The independent news organization of Duke University

Tragedy publicizes organ donation need

Jesica Santillan's untimely death has brought publicity to the organ donation process and may increase the number of organ donors nationwide, some organ procurement groups report.

Although it is too early to obtain hard figures indicating an increase in organ donors, experts say the media attention surrounding the case could increase the donor pool.

"The volume of phone calls we have been getting from people requesting donation information has significantly increased," said Jane Corrado of Carolina Donor Services, a procurement organization that works to obtain transplantable organs. "I think it's led to an increase in interest and people who want to become an organ donor in North Carolina."

Elisabeth Gabrynowicz, a spokesperson for the national organ procurement organization, United Network for Organ Sharing, agreed.

"It's safe to say that in general [Santillan has] raised awareness of the severe organ shortage in the United States," Gabrynowicz said. She said there are about 80,000 patients waiting for organ transplants in the United States, and approximately 17 people die every day waiting on an organ.

In contrast to Corrado and Gabrynowicz's experiences, Debbie Gibbs of the North Carolina Coalition on Donation said she has not noticed a substantial increase in individuals interested in organ donation due to the Santillan case.

The process of transplantation begins when a patient who needs a new organ is listed in a national database run by UNOS, along with the patient's medical information. When an organ becomes available, a list of possible recipients is generated by the database to match a donor to a proper recipient. The list is ranked according to medical and scientific criteria, including body size, how long the patient has waited, immunological status and urgency of need.

Groups throughout North Carolina and the nation are working to increase the donor pool. Carolina Donor Services is the federally designated organ procurement organization for most of the state, serving 6.1 million people in an area that includes 104 hospitals and four transplant centers that perform heart, lung, liver, kidney and pancreas transplants.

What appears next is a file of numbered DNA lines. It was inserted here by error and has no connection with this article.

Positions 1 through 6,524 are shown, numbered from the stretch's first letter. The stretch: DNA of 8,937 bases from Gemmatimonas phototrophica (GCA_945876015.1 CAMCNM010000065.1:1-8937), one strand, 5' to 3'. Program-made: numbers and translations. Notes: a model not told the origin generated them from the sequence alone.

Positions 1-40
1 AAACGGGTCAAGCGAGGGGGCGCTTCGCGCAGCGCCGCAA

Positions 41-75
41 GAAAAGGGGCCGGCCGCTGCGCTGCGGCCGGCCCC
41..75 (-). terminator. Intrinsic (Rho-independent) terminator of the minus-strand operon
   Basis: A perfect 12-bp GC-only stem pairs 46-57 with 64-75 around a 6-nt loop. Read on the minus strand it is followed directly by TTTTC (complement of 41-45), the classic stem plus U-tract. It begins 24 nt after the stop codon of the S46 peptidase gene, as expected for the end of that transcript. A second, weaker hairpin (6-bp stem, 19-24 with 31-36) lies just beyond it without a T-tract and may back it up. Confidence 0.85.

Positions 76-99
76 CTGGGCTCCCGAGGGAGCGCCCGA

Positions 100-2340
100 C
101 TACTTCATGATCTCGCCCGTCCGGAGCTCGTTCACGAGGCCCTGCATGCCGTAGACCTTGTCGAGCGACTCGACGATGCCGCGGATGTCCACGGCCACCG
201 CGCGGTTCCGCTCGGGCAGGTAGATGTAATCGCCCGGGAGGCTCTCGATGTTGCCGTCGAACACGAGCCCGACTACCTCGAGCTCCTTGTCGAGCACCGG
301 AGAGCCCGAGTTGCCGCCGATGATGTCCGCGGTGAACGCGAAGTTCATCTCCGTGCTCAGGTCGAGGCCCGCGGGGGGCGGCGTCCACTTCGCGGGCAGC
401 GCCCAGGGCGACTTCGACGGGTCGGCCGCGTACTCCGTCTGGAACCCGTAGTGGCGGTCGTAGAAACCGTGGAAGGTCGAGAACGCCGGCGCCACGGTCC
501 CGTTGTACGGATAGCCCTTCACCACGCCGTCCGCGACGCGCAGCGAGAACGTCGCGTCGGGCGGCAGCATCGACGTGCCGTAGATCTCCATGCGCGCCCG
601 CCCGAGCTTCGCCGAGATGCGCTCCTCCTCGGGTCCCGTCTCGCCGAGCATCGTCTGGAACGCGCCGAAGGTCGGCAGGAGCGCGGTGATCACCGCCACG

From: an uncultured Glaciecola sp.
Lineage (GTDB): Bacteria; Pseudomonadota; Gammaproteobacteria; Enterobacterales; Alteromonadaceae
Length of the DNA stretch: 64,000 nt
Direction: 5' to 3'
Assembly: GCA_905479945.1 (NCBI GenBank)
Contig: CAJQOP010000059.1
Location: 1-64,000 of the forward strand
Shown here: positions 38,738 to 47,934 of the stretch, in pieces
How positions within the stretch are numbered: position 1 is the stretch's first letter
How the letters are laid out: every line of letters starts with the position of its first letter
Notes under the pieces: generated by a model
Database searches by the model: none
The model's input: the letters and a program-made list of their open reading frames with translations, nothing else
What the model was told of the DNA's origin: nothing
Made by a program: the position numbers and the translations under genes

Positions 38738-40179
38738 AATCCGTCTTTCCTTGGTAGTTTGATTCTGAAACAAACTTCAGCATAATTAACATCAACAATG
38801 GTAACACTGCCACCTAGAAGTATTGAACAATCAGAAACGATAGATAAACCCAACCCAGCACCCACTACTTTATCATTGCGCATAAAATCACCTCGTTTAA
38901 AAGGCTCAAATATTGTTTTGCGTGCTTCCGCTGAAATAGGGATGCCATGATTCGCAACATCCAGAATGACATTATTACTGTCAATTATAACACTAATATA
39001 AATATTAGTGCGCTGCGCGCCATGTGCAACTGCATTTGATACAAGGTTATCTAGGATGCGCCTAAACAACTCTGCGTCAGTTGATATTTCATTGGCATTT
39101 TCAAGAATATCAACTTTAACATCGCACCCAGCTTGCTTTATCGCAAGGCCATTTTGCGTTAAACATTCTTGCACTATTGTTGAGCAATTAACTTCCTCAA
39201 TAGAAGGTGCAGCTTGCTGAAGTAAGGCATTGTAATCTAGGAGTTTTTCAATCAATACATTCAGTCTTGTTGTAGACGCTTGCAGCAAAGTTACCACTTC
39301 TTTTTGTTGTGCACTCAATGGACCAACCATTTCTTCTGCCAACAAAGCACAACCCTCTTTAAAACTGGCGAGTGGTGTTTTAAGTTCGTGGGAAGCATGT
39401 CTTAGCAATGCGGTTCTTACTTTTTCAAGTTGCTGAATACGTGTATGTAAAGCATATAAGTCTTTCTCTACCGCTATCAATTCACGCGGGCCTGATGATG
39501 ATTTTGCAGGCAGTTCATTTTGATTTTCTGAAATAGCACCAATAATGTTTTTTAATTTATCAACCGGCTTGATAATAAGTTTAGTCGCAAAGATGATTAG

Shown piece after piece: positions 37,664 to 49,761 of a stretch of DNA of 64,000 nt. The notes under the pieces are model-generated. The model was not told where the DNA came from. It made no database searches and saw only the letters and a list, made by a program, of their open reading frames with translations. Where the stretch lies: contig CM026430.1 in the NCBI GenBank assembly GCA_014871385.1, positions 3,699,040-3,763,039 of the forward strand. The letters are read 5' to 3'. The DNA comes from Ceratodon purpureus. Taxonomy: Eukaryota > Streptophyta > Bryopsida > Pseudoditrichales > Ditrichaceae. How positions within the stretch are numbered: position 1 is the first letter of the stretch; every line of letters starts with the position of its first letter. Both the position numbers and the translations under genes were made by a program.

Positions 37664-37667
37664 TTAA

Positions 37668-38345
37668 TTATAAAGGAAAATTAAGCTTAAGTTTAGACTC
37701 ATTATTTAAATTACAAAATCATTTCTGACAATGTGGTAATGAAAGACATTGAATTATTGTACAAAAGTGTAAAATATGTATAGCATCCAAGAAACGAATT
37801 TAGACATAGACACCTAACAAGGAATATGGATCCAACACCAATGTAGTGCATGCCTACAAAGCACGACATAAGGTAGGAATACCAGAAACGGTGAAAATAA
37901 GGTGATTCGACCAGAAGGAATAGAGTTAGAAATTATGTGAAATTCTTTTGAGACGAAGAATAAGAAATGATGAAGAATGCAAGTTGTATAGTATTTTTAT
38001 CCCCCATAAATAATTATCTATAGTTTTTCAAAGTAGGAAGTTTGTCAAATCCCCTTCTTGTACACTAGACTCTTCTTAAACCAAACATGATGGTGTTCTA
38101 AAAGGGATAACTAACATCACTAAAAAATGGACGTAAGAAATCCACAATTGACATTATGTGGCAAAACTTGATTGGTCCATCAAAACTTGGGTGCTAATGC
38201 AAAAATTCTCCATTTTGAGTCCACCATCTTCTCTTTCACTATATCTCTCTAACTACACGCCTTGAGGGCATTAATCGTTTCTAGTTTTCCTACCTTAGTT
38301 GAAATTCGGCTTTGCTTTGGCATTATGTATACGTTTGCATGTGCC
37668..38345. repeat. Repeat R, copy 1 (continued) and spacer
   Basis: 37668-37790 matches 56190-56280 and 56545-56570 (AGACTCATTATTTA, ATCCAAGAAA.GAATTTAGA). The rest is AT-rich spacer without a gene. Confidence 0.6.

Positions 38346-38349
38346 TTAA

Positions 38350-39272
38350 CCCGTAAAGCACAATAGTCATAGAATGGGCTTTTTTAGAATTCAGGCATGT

Bill Jones of the North Carolina Department of Motor Vehicles, the department through which many motorists sign up to become donors, said it is too early to get a definite idea of how much of an increase in donors Santillan's publicity will bring, since data has not been collected.

Jones added that people often choose whether or not to be donors when they receive or periodically renew their license--an activity independent of SantillA¡n's death. If there is a correlation between recent media attention and growth in the donor pool, he said, it would probably present itself as a gradual increase over time rather than a sudden jump.

Carolina Donor Services and the N.C. Coalition on Donation both sponsor educational programs. The Coalition on Donation is currently developing a curriculum about donation for North Carolina high school students, and works with the Department of Motor Vehicles to distribute brochures on the topic.

North Carolina residents can become donors by indicating so on their driver's license and signing a nationally-recognized "donor card," downloadable on the UNOS website, or by expressing their wishes to family members.

The North Carolina "Gift of Life Act," passed in 1997, requires hospitals to notify organ procurement organizations of all deaths up to the age of 75 and allow the organizations to determine donation potential.